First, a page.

Though I am curious, could those misbegotten atom bombs really have ‘cooked’ off ? You actually need really precise timing to achieve a fission detonation, IIRC unless the detonator is used properly you won’t get an atomic explosion, you’ll just get a conventional if ‘dirty’ (ie with radioactive fallout) explosion.
I could be wrong though…that might apply mainly to Hydrogen bombs… Reply
And yet, nuclear power has cost the least lives of all kinds of energy creation. Waaaay less than coal in any case.
Despite the nuclear scare that certain political movements produce constantly, it is the savest and among the cleanest energy sources that we have.
Not a very well-known fact, but there was a brilliant math scientist in Romania that figured out in the 70s that the cold war and the nuclear standoff is doomed sooner or later to produce such incidents, pretty much bringing inadvertently the two superpowers on the verge of extinction through a series of mistakes.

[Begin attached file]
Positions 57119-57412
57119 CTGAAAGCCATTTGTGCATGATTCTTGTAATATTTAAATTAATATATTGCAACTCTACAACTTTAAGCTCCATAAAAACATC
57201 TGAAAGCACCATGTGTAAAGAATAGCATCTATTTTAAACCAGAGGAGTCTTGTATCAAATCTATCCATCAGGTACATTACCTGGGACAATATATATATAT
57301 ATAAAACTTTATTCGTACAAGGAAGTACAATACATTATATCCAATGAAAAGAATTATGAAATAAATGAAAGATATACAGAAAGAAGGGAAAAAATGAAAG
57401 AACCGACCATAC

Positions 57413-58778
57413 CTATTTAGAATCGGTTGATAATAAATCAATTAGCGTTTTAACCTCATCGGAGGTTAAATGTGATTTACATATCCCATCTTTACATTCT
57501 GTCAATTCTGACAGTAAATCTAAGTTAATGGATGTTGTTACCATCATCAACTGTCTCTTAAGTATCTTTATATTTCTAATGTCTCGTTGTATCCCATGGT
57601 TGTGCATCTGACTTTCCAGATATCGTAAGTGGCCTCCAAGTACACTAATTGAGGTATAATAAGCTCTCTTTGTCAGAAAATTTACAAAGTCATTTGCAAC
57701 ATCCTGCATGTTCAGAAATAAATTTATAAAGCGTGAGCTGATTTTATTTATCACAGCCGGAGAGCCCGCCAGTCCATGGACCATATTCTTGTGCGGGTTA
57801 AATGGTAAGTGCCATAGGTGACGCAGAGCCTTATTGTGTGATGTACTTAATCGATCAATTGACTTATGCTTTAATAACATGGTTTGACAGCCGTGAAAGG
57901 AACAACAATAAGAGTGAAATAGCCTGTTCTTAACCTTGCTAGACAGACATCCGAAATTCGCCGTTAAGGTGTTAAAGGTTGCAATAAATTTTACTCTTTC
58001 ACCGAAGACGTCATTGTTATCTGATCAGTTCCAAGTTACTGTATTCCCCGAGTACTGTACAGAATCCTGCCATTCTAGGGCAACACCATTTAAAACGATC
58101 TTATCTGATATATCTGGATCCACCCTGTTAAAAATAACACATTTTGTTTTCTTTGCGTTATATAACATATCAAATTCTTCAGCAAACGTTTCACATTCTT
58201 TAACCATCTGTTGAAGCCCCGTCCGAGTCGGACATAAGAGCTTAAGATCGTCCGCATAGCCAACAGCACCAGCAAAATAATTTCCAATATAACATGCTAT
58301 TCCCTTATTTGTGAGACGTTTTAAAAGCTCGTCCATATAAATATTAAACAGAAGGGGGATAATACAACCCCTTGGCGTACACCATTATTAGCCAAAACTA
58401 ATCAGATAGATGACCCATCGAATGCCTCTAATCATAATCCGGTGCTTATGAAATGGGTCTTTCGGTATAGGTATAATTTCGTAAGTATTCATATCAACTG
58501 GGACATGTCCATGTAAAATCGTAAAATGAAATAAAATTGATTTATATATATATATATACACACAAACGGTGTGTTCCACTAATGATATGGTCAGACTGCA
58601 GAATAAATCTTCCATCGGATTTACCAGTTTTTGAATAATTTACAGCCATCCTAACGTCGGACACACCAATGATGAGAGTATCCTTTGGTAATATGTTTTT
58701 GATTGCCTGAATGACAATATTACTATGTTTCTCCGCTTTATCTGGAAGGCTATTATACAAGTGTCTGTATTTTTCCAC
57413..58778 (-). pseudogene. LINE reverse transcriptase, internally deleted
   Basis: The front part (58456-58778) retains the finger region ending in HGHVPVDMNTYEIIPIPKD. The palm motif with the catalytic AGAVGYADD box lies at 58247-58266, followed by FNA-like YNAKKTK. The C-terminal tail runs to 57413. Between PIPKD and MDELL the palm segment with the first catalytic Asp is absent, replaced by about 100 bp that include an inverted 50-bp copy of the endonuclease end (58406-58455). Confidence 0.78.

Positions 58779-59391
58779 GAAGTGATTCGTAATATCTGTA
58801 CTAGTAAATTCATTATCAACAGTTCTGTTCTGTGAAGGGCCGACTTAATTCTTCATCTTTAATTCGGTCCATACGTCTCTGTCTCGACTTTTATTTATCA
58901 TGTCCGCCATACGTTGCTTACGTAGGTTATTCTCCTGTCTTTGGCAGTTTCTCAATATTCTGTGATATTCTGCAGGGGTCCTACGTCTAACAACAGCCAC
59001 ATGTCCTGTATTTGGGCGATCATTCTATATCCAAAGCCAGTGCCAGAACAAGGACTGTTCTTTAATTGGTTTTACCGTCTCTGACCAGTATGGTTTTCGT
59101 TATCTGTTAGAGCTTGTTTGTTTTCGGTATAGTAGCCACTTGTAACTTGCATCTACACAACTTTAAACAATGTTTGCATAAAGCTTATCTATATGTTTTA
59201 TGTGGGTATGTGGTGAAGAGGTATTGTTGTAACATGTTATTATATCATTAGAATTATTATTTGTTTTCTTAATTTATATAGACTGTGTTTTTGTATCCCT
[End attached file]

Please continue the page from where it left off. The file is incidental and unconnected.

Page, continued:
He was called Bernard Bereanu and was given the rare chance by Nixon himself to lecture on this aspect in game theory in western universities.
Pretty much he single-handedly told the big guys with the nuclear sticks that their hardware, software or people will sooner or later cause the unthinkable – without the need,heed, will or command from the top – i.e. the game of chicken is gonna burn the two sides beyond repair.
I don’t know how many sane people actually listened and realized the consequences of these pure math conclusions, but this guy, Bereanu, was despised in cold-war era Romania to the point of being “suicided” by Securitate for his openness and critique of the regime back then. His son Vladimir Bereanu helped topple down Ceausescu in 89 from Bulgaria, so Karma has its way… Reply